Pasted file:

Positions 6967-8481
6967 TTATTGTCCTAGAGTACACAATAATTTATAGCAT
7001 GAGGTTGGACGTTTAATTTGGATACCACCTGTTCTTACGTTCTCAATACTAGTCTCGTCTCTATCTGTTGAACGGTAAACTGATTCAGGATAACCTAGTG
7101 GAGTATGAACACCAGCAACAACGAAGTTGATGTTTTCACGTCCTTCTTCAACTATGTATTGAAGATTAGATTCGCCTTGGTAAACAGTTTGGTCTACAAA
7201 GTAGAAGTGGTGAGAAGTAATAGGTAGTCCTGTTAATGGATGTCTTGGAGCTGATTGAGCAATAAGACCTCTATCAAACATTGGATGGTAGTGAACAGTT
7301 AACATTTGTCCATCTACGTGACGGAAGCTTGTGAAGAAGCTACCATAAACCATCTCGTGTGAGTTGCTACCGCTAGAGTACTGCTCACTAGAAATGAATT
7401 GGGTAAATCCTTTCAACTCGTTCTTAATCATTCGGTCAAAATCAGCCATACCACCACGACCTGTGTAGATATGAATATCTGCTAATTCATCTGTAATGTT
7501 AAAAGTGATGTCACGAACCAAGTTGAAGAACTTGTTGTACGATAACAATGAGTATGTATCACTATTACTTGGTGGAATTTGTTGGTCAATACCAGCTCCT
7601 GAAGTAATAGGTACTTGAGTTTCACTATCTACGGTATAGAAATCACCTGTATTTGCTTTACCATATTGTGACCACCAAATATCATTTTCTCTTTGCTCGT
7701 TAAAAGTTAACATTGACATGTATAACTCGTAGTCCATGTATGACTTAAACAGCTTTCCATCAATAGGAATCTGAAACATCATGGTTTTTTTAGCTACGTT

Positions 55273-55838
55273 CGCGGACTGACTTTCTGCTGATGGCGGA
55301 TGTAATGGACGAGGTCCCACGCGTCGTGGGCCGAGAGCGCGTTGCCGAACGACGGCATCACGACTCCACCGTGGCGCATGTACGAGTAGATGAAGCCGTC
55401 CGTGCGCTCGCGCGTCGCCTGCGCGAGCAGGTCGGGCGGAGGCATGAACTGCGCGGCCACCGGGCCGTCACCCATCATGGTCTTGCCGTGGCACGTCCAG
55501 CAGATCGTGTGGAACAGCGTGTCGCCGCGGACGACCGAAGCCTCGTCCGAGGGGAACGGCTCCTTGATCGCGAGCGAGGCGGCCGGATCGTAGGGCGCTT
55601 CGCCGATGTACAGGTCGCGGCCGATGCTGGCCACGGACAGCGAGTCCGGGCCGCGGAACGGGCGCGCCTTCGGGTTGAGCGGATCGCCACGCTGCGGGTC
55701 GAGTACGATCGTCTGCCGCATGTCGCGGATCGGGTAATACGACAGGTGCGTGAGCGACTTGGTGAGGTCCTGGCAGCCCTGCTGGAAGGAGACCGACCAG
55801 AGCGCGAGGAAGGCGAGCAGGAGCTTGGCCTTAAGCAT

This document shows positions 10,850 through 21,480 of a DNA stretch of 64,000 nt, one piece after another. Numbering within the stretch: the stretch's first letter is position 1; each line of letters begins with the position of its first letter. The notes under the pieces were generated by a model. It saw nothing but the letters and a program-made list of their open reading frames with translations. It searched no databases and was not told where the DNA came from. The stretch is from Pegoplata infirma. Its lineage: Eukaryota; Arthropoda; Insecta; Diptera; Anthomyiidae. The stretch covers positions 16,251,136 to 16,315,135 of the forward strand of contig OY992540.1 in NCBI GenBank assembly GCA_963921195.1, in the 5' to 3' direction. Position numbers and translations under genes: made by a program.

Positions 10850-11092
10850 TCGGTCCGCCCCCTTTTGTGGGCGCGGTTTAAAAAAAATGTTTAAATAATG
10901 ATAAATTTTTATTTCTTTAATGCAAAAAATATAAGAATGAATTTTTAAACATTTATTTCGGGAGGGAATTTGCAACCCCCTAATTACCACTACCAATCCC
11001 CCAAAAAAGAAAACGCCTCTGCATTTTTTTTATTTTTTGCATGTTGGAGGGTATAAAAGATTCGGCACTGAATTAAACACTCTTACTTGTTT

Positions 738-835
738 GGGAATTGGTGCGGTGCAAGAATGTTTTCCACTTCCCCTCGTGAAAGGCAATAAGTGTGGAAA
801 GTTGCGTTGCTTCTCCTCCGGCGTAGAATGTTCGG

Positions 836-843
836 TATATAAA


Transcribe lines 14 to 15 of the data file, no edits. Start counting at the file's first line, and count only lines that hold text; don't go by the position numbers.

55401 CGTGCGCTCGCGCGTCGCCTGCGCGAGCAGGTCGGGCGGAGGCATGAACTGCGCGGCCACCGGGCCGTCACCCATCATGGTCTTGCCGTGGCACGTCCAG
55501 CAGATCGTGTGGAACAGCGTGTCGCCGCGGACGACCGAAGCCTCGTCCGAGGGGAACGGCTCCTTGATCGCGAGCGAGGCGGCCGGATCGTAGGGCGCTT